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Lolita

List Price: Unknown [Buy now and save at Amazon]

Review by Heather Picker | posted January 5, 2000 | E-mail the Author
Features: Dolby Digital 5.1, 16X9, commentary by the director, casting session with Jeremy Irons and Dominique Swain, "On the Set" special, never-before-seen footage, cast and crew biographies, English, French & Spanish subtitles, Trailers.

The Movie:
A wonderfully photographed, beautiful-looking film. "Lolita," of course, is based upon the literary classic of the same name, written by Vladimir Nabokov. Though this telling of the story is more faithful to the book than the Kubrick version, it lacks the darkly comic edge of both it's cinematic predecessor and the novel (which I personally found more humorous than the 1962 film). Jeremy Irons stars as Humbert Humbert, the middle-aged man who falls for nymphet Lolita (Dominique Swain). Humbert is self-destructive, as is his love for Lolita, and his necessity to keep her in his life will, of course, be his ultimate un-doing. Swain is good in the title role, and Irons, as expected, is excellent, bringing the requisite intensity to this obsessive, possessive character. The supporting cast includes Melanie Griffith and Frank Langella.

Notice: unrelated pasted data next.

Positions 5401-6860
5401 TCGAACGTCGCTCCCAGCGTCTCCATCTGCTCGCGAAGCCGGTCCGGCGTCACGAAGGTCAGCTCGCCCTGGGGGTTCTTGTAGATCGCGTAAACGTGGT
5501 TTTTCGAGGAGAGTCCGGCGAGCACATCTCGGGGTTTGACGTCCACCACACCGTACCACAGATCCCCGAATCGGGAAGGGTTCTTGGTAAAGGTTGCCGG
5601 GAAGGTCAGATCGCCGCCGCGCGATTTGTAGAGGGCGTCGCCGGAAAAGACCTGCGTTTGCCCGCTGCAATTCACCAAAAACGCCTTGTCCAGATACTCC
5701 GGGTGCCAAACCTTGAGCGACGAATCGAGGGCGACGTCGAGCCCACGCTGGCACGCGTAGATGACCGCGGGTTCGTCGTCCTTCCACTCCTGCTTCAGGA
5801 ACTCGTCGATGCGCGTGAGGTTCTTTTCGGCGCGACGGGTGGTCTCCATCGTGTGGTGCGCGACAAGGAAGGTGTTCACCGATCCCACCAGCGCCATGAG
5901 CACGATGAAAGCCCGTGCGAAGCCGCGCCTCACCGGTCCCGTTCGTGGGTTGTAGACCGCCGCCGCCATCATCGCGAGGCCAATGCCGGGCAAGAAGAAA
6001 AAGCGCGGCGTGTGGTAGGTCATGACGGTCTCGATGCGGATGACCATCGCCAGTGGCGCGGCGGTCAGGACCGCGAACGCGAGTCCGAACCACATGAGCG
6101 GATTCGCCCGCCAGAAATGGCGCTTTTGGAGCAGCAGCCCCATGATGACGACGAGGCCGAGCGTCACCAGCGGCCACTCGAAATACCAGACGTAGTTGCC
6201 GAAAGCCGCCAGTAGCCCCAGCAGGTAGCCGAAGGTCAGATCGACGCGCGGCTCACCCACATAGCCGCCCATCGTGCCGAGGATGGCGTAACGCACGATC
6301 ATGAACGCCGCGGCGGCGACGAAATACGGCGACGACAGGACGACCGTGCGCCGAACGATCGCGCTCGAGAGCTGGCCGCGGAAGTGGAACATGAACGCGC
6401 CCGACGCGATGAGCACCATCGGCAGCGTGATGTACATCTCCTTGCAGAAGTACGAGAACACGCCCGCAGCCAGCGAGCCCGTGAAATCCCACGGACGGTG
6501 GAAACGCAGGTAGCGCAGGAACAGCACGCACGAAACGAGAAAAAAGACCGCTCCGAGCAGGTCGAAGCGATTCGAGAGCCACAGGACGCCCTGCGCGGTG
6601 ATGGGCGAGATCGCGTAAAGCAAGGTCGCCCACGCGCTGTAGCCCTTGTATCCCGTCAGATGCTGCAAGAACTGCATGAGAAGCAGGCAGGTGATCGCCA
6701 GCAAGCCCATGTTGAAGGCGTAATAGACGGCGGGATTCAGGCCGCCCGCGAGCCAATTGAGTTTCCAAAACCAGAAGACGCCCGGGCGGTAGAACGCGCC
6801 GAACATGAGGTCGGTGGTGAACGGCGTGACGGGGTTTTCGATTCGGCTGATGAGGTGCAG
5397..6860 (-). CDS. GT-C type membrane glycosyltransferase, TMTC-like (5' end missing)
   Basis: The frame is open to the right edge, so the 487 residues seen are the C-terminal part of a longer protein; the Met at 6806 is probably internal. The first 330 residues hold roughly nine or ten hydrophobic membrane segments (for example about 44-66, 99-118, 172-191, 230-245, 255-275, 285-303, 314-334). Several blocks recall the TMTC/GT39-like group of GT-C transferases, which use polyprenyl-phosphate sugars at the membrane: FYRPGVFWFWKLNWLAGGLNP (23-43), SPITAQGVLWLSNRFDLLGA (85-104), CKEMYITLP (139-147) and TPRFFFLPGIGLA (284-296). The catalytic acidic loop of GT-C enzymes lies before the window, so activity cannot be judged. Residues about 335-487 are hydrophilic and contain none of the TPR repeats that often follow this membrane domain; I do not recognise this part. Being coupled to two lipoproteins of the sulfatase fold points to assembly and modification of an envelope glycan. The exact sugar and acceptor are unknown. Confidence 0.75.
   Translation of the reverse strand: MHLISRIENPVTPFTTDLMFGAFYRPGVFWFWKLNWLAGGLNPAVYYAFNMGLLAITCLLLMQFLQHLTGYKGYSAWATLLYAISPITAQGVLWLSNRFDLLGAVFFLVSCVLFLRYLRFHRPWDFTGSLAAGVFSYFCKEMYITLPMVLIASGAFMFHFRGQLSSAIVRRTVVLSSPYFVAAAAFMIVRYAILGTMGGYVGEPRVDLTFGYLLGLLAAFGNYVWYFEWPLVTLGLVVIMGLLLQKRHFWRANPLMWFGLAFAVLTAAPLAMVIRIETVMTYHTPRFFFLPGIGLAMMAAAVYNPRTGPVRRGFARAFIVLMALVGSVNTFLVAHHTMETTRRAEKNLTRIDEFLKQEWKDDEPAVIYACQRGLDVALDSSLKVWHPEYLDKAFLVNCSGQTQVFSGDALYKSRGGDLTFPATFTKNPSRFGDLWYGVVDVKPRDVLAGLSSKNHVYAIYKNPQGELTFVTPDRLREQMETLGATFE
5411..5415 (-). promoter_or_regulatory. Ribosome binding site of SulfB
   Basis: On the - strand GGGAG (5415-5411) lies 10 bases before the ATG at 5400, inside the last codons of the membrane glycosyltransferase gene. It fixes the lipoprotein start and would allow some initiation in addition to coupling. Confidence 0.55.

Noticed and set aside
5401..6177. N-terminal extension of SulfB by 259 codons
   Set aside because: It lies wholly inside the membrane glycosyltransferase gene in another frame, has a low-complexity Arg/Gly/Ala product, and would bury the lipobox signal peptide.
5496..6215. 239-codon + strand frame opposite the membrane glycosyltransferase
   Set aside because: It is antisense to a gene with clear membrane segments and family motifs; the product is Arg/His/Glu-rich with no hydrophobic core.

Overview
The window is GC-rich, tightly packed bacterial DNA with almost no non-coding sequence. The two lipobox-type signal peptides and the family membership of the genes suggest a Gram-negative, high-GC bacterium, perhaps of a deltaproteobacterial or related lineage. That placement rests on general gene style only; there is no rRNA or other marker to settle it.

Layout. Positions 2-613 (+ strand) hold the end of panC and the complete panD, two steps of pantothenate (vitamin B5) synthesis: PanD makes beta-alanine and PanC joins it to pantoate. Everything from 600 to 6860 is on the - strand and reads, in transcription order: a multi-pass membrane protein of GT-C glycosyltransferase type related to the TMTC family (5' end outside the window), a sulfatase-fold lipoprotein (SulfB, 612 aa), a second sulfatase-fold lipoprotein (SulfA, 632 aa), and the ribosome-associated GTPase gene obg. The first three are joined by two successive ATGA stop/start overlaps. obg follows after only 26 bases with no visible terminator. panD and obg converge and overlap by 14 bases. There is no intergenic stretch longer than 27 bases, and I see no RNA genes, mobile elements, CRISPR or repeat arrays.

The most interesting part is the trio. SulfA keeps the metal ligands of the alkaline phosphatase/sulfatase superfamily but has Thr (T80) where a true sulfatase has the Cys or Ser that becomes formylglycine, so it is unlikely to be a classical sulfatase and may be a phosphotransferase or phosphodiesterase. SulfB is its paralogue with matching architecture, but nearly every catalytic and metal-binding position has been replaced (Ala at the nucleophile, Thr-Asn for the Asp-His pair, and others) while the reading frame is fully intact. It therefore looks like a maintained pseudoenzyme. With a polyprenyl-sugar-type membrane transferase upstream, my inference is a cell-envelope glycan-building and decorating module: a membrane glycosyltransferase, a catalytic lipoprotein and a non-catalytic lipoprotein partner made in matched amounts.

The Picture:
Image quality is great. The anamorphic transfer is mostly stunning and sharply detailed, with rich colors. Slight compression artifacts are at times noticeable.

The Sound:
The Dolby Digital 5.1 soundtrack is good, but not spectacular. This obviously isn't a FX-driven film, but the sound is nicely showcased. Dialogue is clear. Ennio Morricone's score sounds great.

The Extras:
Extra features include a running commentary by director Lyne, a casting session with Irons and Swain (a cool idea and feature that I hope to see present on future discs), production featurette, previously unseen footage, cast and crew biographies, and theatrical trailers. Subtitles are provided in English, French and Spanish. Lyne's commentary is at-times interesting; both the on-set special and previously unseen footage have relatively short running times but are nice extras nonetheless. There is more than one trailer promoting the movie, but they aren't separately accessible, one almost immediately follows the other.

Conclusion:
"Lolita" is a thought-provoking, lyrically beautiful film that is rather nicely showcased on DVD. Between the image, audio and supplementary features quality, I can easily recommend that drama fans pick this up online. If you're going to be offended by the subject matter but want to see the movie anyway, rent first.

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